Sound For Games: Loving The Alien
Early in this BBC "exclusive" on sound design for games, we're reminded of George Lucas's assertion that "sound is half" of the movie-going experience, and that it's "where you get the most bang for your buck", and let's assume he means as both filmmaker and audience.
In this quite lengthy piece on the BBC's Technology website, some of the industry's top audio guys, Byron Bullock, who worked on Alien, Jeffery McPherson (FIFA 15), C Paul Johnson (Destiny), Tony Gronick (Far Cry 4) and Tchae Measroch (Assassin's Creed Unity) explain the discipline of designing sound for such a dynamic environment and how it compares to making movies.
Unlike linear media, games sound designers don't have the luxury of knowing what will happen next, but, to keep players engaged, everything has to sound, or feel, absolutely real, even it's taking place in space and the player is in charge of how the action will develop. The same goes for sports. With football, games companies work closely with the world's sports broadcasters to make sure they capture the matchday atmosphere, right down to the songs and chants from the terraces, as long as all the expletives are deleted, which hasn't always been the case.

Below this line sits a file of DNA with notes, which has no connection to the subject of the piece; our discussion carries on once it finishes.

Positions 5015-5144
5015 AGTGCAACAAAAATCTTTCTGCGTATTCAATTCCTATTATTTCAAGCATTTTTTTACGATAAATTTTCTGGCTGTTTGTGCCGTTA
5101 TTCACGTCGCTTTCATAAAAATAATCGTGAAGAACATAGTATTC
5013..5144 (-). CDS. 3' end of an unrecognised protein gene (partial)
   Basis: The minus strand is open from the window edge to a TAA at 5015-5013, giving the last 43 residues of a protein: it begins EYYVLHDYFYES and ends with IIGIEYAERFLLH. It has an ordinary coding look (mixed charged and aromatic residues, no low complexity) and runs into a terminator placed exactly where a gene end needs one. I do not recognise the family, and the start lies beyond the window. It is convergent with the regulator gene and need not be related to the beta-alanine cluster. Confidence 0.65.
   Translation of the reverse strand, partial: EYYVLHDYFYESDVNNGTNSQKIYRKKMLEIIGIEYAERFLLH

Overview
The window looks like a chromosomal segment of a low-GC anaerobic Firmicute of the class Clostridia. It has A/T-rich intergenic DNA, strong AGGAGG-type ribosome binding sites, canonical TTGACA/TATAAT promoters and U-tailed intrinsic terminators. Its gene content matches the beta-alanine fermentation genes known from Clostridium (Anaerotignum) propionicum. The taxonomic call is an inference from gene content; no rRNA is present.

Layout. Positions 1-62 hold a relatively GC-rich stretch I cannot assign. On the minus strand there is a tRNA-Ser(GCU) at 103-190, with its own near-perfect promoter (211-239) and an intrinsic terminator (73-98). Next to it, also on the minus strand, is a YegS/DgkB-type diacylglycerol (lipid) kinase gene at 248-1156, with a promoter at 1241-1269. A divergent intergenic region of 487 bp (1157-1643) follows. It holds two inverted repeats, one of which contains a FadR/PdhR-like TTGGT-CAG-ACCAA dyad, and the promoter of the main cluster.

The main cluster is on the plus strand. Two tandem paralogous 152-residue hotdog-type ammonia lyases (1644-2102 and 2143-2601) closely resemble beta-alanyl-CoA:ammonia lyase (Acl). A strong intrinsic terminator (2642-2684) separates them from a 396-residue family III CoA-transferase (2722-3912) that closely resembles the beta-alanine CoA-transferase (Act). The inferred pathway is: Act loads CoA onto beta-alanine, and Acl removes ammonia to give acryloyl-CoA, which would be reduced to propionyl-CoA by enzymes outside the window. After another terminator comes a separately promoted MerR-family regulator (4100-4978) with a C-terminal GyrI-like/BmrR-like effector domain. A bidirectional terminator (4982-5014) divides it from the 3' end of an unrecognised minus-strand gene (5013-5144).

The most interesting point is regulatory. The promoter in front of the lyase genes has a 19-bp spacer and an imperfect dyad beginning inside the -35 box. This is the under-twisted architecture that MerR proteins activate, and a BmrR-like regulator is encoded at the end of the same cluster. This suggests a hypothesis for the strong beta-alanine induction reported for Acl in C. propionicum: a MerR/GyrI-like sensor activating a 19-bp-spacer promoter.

Other developers start with a completely blank canvas and create exotic soundscapes from scratch, often taking their inspiration from the strangest of sources.
However the sounds are captured or created there's an obsessiveness about the way these sound designers work that may or may not find a parallel in the world of linear content. There's also a difference in terms of the number of people contributing audio elements for inclusoin in the finished game. When combined, these factors seem to point to a way of working that many reading the article will will find, ahem, alien. As Tony Gorick puts it:
"What happens is that everyone is rushing to get their work in at the end, and sometimes you end up after two years of work just trying to get the systems that were working a year ago fixed. Sometimes you just lose that polish phase. It can be frustrating, but it's also a challenge."